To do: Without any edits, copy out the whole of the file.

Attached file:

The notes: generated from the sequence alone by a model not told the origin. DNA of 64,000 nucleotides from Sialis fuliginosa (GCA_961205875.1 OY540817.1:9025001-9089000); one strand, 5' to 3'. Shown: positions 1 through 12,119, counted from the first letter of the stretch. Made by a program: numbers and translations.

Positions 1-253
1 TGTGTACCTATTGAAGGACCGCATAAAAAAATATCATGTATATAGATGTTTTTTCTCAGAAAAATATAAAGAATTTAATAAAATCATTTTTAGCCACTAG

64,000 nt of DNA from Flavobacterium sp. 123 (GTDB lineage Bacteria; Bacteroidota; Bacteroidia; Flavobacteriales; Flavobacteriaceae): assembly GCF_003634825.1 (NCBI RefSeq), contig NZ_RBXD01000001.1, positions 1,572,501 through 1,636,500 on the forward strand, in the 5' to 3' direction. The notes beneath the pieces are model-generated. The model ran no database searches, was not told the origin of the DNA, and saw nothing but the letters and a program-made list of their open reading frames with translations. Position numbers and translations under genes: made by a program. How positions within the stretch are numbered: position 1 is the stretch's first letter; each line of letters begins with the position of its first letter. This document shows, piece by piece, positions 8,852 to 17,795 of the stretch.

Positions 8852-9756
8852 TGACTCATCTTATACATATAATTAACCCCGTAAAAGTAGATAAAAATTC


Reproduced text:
The notes: generated from the sequence alone by a model not told the origin. DNA of 64,000 nucleotides from Sialis fuliginosa (GCA_961205875.1 OY540817.1:9025001-9089000); one strand, 5' to 3'. Shown: positions 1 through 12,119, counted from the first letter of the stretch. Made by a program: numbers and translations.

Positions 1-253
1 TGTGTACCTATTGAAGGACCGCATAAAAAAATATCATGTATATAGATGTTTTTTCTCAGAAAAATATAAAGAATTTAATAAAATCATTTTTAGCCACTAG

64,000 nt of DNA from Flavobacterium sp. 123 (GTDB lineage Bacteria; Bacteroidota; Bacteroidia; Flavobacteriales; Flavobacteriaceae): assembly GCF_003634825.1 (NCBI RefSeq), contig NZ_RBXD01000001.1, positions 1,572,501 through 1,636,500 on the forward strand, in the 5' to 3' direction. The notes beneath the pieces are model-generated. The model ran no database searches, was not told the origin of the DNA, and saw nothing but the letters and a program-made list of their open reading frames with translations. Position numbers and translations under genes: made by a program. How positions within the stretch are numbered: position 1 is the stretch's first letter; each line of letters begins with the position of its first letter. This document shows, piece by piece, positions 8,852 to 17,795 of the stretch.

Positions 8852-9756
8852 TGACTCATCTTATACATATAATTAACCCCGTAAAAGTAGATAAAAATTC